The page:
Blood vessels contribute to their own growth and oxygen delivery to tissues and tumors (w/ Video)

Sep 14, 2009

Researchers at the University of North Carolina at Chapel Hill School of Medicine and the College of Arts & Sciences have identified a new biological process that spurs the growth of new blood vessels.

Vascular networks form and expand by "sprouting," similar to the way trees grow new branches. The process allows fresh oxygen and nutrients to be delivered to tissues, whether in a developing embryo or a cancerous tumor. Up until now, scientists thought that the molecular signals to form new sprouts came from outside the vessel. But new research from UNC has shown that signals can also come from within the blood vessel, pushing new blood vessel sprouts outward.

The findings, published in the Sept. 15 issue of the journal Developmental Cell, could give important insights into the formation of the vasculature needed to feed new tumors.

This video is not supported by your browser at this time.
Victoria Bautch, Ph.D., discusses findings, published in the Sept. 15 issue of the journal Developmental Cell, that could give important insights into the formation of the vasculature needed to feed new tumors. Credit: Video produced by Courtney Potter for the UNC Medical Center News Office.

In experiments using mouse embryonic stem cells and mouse retinas, the researchers found that defects in a protein called Flt-1 lead to abnormal sprouts and poor vessel networks. Other research recently showed that levels of Flt-1 protein are particularly low in the dilated and leaky blood vessels that supply tumors with oxygen.

"The blood vessels themselves seem to participate in the process guiding the formation of the vascular network," said senior study author Victoria L. Bautch, Ph.D., professor of biology at UNC. "They do not just passively sit there getting acted upon by signals coming from the outside in. Rather, they produce internal cues that interact with external cues to grow."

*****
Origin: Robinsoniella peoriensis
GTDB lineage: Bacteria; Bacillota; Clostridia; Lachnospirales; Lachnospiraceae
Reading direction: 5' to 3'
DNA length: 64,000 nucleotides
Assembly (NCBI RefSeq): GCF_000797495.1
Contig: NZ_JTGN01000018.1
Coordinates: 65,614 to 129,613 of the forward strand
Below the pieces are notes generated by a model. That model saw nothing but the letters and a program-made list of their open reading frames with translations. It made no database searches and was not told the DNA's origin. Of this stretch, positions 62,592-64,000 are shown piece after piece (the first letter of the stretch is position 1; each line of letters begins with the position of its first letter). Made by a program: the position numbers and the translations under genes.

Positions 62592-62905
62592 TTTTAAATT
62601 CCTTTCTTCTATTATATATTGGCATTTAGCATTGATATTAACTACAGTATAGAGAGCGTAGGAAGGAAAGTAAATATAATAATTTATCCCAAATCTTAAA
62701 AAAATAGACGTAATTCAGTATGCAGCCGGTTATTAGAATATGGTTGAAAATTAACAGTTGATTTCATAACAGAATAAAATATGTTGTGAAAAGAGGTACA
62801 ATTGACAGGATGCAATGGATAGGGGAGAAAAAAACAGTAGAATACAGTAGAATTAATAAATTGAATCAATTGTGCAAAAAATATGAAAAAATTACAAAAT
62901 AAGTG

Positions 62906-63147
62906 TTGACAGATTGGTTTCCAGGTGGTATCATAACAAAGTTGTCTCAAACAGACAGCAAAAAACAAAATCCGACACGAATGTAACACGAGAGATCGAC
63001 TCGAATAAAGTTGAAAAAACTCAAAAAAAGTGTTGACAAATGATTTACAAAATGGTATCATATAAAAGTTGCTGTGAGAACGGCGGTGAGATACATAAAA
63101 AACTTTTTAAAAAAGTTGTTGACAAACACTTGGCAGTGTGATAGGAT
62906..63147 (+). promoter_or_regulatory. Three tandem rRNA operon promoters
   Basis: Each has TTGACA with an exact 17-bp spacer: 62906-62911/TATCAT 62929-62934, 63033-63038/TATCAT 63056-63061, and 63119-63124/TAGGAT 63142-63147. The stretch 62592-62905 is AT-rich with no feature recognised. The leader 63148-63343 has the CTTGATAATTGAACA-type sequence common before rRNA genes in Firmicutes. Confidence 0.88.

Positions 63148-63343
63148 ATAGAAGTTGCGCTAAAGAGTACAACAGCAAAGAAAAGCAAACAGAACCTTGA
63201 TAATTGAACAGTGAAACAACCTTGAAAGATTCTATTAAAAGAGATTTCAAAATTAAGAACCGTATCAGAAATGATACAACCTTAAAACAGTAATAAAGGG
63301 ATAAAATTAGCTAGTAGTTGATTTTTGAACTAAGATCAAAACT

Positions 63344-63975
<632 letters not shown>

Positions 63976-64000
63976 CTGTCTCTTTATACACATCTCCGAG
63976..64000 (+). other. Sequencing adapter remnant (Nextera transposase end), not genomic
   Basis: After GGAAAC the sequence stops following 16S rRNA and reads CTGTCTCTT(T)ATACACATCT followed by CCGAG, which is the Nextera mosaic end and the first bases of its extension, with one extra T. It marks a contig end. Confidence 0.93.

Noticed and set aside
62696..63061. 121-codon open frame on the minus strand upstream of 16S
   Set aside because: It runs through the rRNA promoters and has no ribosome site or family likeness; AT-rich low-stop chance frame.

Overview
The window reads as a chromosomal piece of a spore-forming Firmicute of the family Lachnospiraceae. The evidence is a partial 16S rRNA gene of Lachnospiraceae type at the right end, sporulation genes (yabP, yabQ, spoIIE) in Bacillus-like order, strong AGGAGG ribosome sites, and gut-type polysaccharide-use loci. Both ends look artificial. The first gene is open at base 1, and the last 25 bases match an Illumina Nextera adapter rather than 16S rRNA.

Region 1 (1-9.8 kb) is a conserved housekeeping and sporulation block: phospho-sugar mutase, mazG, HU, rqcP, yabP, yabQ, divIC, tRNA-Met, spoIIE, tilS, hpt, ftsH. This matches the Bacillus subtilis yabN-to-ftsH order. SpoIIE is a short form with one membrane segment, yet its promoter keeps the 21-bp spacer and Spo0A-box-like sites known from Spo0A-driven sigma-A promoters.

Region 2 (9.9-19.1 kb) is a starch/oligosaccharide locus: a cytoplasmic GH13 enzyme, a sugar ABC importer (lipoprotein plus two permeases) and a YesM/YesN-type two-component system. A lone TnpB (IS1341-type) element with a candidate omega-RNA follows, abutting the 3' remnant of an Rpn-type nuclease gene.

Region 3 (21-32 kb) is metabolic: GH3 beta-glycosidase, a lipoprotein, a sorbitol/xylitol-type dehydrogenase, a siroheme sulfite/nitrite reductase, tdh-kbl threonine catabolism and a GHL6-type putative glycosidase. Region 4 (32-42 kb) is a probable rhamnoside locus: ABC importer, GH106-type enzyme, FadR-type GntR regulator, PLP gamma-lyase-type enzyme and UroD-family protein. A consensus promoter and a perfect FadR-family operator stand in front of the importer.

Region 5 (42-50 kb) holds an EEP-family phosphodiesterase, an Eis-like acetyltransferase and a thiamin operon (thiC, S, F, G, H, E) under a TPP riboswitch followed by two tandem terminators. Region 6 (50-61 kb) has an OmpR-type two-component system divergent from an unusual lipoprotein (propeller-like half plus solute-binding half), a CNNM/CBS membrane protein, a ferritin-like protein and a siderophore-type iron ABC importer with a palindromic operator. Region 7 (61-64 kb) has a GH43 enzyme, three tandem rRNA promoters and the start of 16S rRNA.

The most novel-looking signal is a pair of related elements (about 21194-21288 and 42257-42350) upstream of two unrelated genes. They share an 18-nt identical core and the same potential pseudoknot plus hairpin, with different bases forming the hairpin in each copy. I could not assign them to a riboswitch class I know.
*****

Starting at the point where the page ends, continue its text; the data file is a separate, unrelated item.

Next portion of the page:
The growth of new blood vessels can be stimulated by cascades of events within the cell - known as pathways - the most notable of which centers around the three proteins Flt-1, Flk-1 and VEGF. Scientists have known for years that Flk-1 is a positive regulator that responds to VEGF by pulling the emerging sprout outward from its parent blood vessel.

The role of its sister protein Flt-1, however, was not clearly understood. Bautch and colleagues hypothesized that Flt-1 is a negative regulator -- soaking up VEGF molecules so they are not available to interact with Flk-1 and signal for new blood vessels.

The researchers mixed two different types of mouse embryonic stem cells - one batch with normal Flt-1 protein levels, the other with no Flt-1 protein. They found that the genetic makeup of the area at the base of the sprout - rather than at the sprout itself - determined whether the sprout behaved normally or abnormally.

"The cells on each side of sprout produce and send out the soluble form of the protein, blocking the sprout from forming anywhere but in one spot and in one direction," says Bautch. "So when the sprout first forms, instead of flopping back onto its parent vessel, it has a corridor to push it forward away from the parent."

Bautch, who is also a member of the Program in Molecular Biology and Biotechnology, the UNC McAllister Heart Institute and UNC Lineberger Comprehensive Cancer Center, notes that the more scientists understand about the sophistication and complexity of the mechanisms guiding the formation of blood vessel sprouts, the better equipped they will be to develop therapeutic interventions to produce or to halt new .

Source: University of North Carolina School of Medicine (news : web)

Explore further: Hearing quality restored with bionic ear technology used for gene therapy

add to favorites email to friend print save as pdf

Related Stories

Precancerous stem cells can form tumor blood vessels

Feb 20, 2008

Tumors require a blood supply to grow, but how they acquire their network of blood vessels is poorly understood. A new study here shows that tumor blood vessels can develop from precancerous stem cells, a recently discovered ...

Recommended for you

LED exposure is not harmful to human dermal fibroblasts

5 hours ago

There was a time when no one thought about light bulbs—one blew, you screwed another one in. Nowadays, it's more complicated, as energy efficiency concerns have given rise to a slew of options, including ...

User comments : 1

Adjust slider to filter visible comments by rank

Display comments: newest first

E_L_Earnhardt
not rated yet Sep 17, 2009
'Explains angiogenesis? On scene neurons detect high temperature of rapidly mitosing cells and attempt to lower the heat levels?

More news stories

Amazon Prime wins streaming deal with HBO

Amazon scored a deal Wednesday to distribute old shows from premium cable TV channel HBO to its monthly Prime subscribers, landing a blow on rival Netflix in the streaming video battle.